Middle blocker Daisy Crenshaw has helped the Cal State Los Angeles Golden Eagles women’s volleyball team to a 15-12 overall record and a 10-7 record in the California Collegiate Athletic Association (CCAA).
The redshirt freshmen has intentions of declaring for the Criminal Justice major this spring.
“I redshirted just to gain more experience and work harder on books more than volleyball, just to get the feel of it and it helped a lot,” Crenshaw said.
Crenshaw, a South-Central Los Angeles native, wants to use her studies to help others. She aspires to be a crime investigator.
“The community I grew up in, it’s so much violence. I see so much crime every day,” she said. “Just seeing that made me want to do more.”
Keeping up with school work is a challenge that Crenshaw has been overcoming this season, she mentioned how the resources at Cal State L.A. have been helpful on her academic journey.
“With the tutors available on campus, the administration, they’re really helpful,” she said.
Crenshaw’s favorite class has been her communications course. She is required to say speeches in front of the class, which helps Crenshaw become more comfortable with the way she talks. The class is also helping her conquer her fear of public speaking.
“My professor, I love him, he’s so helpful,” she said. “He really understands what we’re going through as student athletes and he works with us on that.”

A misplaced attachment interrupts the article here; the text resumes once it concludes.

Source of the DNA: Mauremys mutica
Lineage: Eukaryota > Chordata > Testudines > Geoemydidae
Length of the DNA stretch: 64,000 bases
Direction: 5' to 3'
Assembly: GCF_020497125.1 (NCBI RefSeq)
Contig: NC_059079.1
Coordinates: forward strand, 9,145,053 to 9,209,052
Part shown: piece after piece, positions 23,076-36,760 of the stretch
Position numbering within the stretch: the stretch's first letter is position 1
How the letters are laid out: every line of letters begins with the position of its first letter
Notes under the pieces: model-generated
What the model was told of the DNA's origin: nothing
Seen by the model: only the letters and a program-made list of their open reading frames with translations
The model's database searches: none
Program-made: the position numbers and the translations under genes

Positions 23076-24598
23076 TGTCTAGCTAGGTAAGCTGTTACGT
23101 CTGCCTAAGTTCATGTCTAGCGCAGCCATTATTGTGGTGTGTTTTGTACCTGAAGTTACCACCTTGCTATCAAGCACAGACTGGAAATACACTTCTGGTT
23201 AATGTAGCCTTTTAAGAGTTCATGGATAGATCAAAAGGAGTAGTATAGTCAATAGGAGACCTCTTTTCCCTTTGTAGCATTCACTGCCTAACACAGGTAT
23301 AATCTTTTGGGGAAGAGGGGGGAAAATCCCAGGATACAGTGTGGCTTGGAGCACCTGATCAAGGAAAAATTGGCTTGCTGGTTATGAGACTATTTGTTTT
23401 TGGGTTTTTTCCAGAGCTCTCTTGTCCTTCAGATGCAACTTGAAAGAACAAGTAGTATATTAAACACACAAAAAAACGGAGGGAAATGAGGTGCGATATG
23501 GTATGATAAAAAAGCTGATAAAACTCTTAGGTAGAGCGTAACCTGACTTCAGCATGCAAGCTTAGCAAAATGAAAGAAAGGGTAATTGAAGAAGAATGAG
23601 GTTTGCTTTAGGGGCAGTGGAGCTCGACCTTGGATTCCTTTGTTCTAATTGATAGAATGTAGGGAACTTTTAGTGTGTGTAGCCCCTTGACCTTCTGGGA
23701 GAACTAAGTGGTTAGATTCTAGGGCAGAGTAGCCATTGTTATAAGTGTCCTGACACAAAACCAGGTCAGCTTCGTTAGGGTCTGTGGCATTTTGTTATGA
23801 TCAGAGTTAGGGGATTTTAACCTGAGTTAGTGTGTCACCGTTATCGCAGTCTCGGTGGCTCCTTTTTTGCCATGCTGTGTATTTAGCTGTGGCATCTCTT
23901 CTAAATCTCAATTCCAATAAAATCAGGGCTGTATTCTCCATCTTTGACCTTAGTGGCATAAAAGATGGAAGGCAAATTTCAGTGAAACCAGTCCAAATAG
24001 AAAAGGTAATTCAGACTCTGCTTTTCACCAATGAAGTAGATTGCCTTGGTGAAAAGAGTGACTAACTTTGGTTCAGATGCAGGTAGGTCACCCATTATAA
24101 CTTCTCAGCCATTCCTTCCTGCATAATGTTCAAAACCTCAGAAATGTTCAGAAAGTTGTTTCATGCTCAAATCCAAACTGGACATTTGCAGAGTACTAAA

Juggling academic obligations with her efforts to keep the volleyball team competitive has matured Crenshaw. She arrives at school early to finish homework. Crenshaw found her footing on-court and proved herself to be a strong contributor this season.
Crenshaw is second in the team in blocks with 63, making a season high of seven blocks during a home game against Cal Poly Pomona on October 6. The next day, the Golden Eagles played Cal State San Bernardino. In that contest, Crenshaw made a season high of 14 kills and 15 points.
“My team is very talented … we are very hardworking,” she said. “What hurts us the most is mentality. Our mental game, we get in our heads a lot. But once we fix that, we’re gonna be killing all the teams.”
Crenshaw’s advice to the youth is to work hard and not give up, the hard work put in will produce a great outcome.
“No matter where you come from, there’s always something that you can achieve,” she said. “You’ll know what you worked for and that work will feed into what you deserve.”